It’s Not about the Device
As I continue to think about citizenship in the digital age, I realize that I believe there is simply citizenship and then digital literacy. While Ribble characterizes digital literacy as one of his nine elements of digital literacy, I belief it is the one that distinguishes itself from simply being a citizen (Ribble, 2015). This week I watched Nicholas Negroponte’s 2014 TED Talk where he talks about how computing isn’t about computers anymore, it is simply about living. If we continue to talk about technology integration we tend to focus on the device and not the learning. I have shifted the job name to Modern Learning Coach or something similar to demonstrate it is not about the device, it’s about the learning. We should never allow a teacher to ask us how they can incorporate blogging into their classroom for example. We need to focus on the learning goal. In this case the teacher may want to have students communicate and idea to a large audience to try to influence a change. At that point blogging could be a platform for this but it also may be a great way to utilize video and/or audio. I had a great conversation with a teacher last week about a potential project he wanted to do with his class. He was focused on how he could use our new Center for Innovation as part of his lesson and was focused on the tools. We went back to the learning goal and discussed that he wanted them to learn about why civilizations started near water. Then we discussed how having them design their own city could be a great demonstration of their knowledge. We talked about how it would be cool to actually build their cities and that they could 3D print them. Finally we discussed how we could talk about the impact of cities next to water with the recent hurricanes. So we decided with 3D models built we could actually flood them with water to discuss the impact. This will result in acquiring many of the nine elements Ribble discusses authentically through the lesson instead of simply talking about them.
A couple other things I did this week involved googling myself and exploring net neutrality. It is always a good practice to google oneself but I always approach it with a different slant. Usually people are hoping not to find bad things. I am hoping to find good things. I was a little disappointed this time as I had to scroll a couple pages to find my work. I hope to continue to work on this in the future. I also thought about how net neutrality can affect what our students can access. Keeping an open internet is very important for our future as citizens. We need to make sure our internet providers aren’t allowed to throttle or block content based on their biases. We all need to stay on top of this important issue in the future.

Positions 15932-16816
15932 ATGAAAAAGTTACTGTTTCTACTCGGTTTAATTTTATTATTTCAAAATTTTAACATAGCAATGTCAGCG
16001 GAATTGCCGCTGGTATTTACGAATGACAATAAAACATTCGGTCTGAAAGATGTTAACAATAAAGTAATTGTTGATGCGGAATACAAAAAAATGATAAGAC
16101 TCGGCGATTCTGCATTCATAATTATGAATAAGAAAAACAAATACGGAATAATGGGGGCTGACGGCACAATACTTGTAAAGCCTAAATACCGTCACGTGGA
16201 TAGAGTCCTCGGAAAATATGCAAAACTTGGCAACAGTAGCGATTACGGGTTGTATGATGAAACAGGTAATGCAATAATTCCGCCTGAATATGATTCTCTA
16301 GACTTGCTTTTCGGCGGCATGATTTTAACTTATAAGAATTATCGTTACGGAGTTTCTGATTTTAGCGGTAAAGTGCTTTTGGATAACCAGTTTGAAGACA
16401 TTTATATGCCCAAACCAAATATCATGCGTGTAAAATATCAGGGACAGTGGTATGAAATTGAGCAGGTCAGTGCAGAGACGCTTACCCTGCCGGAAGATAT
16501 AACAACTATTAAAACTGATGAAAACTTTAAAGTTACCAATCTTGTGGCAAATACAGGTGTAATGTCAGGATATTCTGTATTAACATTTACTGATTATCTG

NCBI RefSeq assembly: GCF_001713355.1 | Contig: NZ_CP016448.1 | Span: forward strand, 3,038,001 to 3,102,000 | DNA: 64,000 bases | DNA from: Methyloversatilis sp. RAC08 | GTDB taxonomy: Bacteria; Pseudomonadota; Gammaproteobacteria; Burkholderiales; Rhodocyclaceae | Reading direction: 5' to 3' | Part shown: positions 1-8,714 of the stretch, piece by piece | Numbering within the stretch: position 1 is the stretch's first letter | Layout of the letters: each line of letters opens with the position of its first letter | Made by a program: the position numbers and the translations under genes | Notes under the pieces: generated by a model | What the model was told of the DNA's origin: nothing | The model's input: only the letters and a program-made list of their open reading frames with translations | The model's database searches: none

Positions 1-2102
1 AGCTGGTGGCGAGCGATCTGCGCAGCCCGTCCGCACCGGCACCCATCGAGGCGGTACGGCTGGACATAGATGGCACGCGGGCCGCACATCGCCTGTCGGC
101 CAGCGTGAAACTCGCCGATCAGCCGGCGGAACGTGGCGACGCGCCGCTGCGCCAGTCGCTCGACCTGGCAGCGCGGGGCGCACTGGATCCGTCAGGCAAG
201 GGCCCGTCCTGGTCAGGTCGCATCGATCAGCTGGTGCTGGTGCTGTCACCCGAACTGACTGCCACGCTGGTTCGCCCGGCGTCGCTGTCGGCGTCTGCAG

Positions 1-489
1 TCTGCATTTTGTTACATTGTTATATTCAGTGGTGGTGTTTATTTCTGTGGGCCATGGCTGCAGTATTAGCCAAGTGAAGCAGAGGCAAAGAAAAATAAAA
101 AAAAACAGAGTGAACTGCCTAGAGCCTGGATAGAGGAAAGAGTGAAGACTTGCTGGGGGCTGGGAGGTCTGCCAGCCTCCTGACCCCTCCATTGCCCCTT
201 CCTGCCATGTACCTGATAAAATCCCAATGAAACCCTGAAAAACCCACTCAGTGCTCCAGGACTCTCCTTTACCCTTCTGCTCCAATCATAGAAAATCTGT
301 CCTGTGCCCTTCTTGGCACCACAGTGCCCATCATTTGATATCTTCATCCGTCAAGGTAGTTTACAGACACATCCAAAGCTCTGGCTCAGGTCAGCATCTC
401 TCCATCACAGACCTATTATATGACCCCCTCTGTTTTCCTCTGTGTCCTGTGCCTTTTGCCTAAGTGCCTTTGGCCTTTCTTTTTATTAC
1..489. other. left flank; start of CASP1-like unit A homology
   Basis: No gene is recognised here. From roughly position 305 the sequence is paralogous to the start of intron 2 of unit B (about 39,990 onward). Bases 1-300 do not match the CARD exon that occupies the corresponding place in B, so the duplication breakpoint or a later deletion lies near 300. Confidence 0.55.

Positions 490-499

Here are some links to resources for you to check out this week:
A 30-year history of the future | Nicholas Negroponte
What Net Neutrality Means for Students and Educators
Digital Safety Resources
Tools for the classroom and home
Google’s Digital Citizenship and Safety Course
Ribble, M. (2015). Digital citizenship in schools: Nine elements all students should know (3rd ed.). Eugene, OR: International Society for Technology in Education
Long, C. (2015, March 11). What net neutrality means for students and educators. Retrieved September 16, 2017, from http://neatoday.org/2015/03/11/net-neutrality-means-students-educators/
Negroponte, N. (2014, July 08). Retrieved September 16, 2017, from http://www.youtube.com/watch?v=5b5BDoddOLA